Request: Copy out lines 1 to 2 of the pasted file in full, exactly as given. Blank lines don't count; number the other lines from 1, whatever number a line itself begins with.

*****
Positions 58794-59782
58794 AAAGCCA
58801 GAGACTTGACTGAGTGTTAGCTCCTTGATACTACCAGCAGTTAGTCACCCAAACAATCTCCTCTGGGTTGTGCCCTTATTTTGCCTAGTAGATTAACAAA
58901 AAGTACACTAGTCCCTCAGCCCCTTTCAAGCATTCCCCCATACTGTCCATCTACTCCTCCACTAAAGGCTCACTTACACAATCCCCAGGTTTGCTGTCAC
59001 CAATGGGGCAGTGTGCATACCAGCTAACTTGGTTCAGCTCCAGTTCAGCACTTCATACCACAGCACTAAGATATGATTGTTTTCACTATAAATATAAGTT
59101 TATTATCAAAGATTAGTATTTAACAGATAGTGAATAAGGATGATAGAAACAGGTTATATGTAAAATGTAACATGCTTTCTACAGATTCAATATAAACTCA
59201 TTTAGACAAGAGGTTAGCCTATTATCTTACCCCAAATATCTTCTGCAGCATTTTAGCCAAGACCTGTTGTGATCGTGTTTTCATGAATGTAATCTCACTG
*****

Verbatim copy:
Positions 58794-59782
58794 AAAGCCA